Transparency

Content from Obama transition site vanishes

President Obama in the Oval Office (White House Photo)

Why has the Obama administration removed material from Change.gov?

Change.gov, the online clearinghouse of policy initiatives and personnel moves that the Obama transition team launched after the 2008 election, has "effectively vanished" from the web, according to The Sunlight Foundation.

Update July 30: Change.gov is back. Read our latest story.

During much of the Obama administration, the Change.gov site has redirected to the main White House website, but the content was still available. The Sunlight Foundation, which noted the change in a July 25 blog post, observed that the information on Change.gov was useful in tracking how Obama's performance matched the vision laid out in his first campaign.

Sunlight policy director John Wonderlich suggested that Obama's early embrace of government whistleblowers could be a reason behind the change. The ethics agenda on the original Change.gov included the following: "Often the best source of information about waste, fraud, and abuse in government is an existing government employee committed to public integrity and willing to speak out. Such acts of courage and patriotism, which can sometimes save lives and often save taxpayer dollars, should be encouraged rather than stifled. We need to empower federal employees as watchdogs of wrongdoing and partners in performance."

National Security Agency contractor Edward Snowden, who disclosed highly classified information about wide-ranging information collection on American citizens, is seen by supporters as a whistleblower, entitled to the sort of legal protection outlined in the Obama policy document. Wonderlich suggested that the whistleblower protection language may have gone, "from being an artifact of his campaign to a political liability."

Much of the retired content on Change.gov can still be accessed via the Internet Archive. The technology agenda includes open government and open data initiatives and the establishment of the federal CTO position.The ethics agenda includes promised whistleblower protections, the establishment of a chief performance officer inside the Office of Management and Budget (a post that is currently vacant), procurement reform, and an end to the revolving door of lobbying by former executive branch officials.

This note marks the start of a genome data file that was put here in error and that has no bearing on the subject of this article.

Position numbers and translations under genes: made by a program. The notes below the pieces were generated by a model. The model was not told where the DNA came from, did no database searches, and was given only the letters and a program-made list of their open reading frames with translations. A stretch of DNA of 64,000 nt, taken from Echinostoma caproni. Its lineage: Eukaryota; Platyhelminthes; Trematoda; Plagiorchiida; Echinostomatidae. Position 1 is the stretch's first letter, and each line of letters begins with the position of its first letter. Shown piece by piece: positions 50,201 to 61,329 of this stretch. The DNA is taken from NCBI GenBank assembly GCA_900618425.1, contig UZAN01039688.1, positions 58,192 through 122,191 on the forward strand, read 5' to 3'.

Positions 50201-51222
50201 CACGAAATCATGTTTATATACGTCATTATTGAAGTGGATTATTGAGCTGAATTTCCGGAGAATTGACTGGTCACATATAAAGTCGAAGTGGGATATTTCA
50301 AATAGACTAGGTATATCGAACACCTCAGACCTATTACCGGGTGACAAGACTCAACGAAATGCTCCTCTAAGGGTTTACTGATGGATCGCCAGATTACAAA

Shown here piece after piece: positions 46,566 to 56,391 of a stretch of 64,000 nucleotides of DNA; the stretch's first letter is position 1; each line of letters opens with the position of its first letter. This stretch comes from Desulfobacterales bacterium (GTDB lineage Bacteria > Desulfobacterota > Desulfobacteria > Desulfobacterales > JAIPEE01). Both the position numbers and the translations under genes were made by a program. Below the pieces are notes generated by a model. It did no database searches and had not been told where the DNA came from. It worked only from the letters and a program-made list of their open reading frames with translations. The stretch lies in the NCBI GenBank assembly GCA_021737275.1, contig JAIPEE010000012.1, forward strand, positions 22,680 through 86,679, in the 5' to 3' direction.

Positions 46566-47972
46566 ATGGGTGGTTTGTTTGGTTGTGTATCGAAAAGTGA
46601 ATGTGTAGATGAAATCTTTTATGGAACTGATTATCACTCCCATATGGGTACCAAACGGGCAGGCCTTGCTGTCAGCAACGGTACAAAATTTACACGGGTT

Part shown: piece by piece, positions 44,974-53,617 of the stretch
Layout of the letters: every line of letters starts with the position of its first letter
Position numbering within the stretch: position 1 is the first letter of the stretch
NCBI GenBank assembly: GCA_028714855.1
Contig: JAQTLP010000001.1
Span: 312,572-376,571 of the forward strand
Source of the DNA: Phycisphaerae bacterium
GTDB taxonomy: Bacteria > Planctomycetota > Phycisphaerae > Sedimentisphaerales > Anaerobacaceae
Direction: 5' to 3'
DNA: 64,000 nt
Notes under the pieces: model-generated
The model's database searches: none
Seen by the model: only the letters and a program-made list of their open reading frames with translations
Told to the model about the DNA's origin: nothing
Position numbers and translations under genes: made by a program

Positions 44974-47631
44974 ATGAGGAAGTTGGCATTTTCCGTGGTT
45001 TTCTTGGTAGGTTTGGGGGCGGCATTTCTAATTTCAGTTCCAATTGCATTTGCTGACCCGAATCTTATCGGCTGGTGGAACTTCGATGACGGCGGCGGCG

About the Author

Adam Mazmanian is a staff writer covering Congress, the FCC and other key agencies. Connect with him on Twitter: @thisismaz.

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Reader comments

Wed, Jul 31, 2013 24b4Jeff

Why anyone bothers to listen to anything Obama says or read anything posted in his name is beyond me. How many broken promises or outright lies does it take to convince one that he's a manipulative narcissist?

Tue, Jul 30, 2013 Owen Ambur Silver Spring, MD

The Change.gov agenda is available in open, standard, machine-readable format at http://ambur.net/stratml/drybridge/index.htm#Obama or, more specifically, http://ambur.net/stratml/carmel/ChangeGovwStyle.xml

Tue, Jul 30, 2013

What Obama transparency? The only transparency I have seen is that he wants to take from those that have worked hard, paid their dues, and have achieved some level of success and give to those not willing to pay their dues. Everything else is in a cloak of secrecy. Here's to the most non-transparent president in history.

Tue, Jul 30, 2013

This goes into the category of hahahaha!! Whistleblowers are to be respected for their courage, unless they point to the administration and its policies toward its citizens. This is just so ironic and hypocritical.

Tue, Jul 30, 2013

No policy or law can be perfected. There will always those who bastardize a good rule for their own means. The Whistleblower protection was around long before Obama. I personally, knew of a supervisor who was a despot to his employees and many complaints where filed. When upper management tried to take disciplinary actions against him, he used information from his years of 'friendship' with other member of management to bring accusations against several. All but one were seen as having no merit and that one was so slight as to only constitute a note in the manager's personnel file. HOWEVER, this action protected the the 'Whistleblower' from adverse actions for years . It wasn't until his employees, past and present, banded together in a class complaint that he was removed. And that took years.

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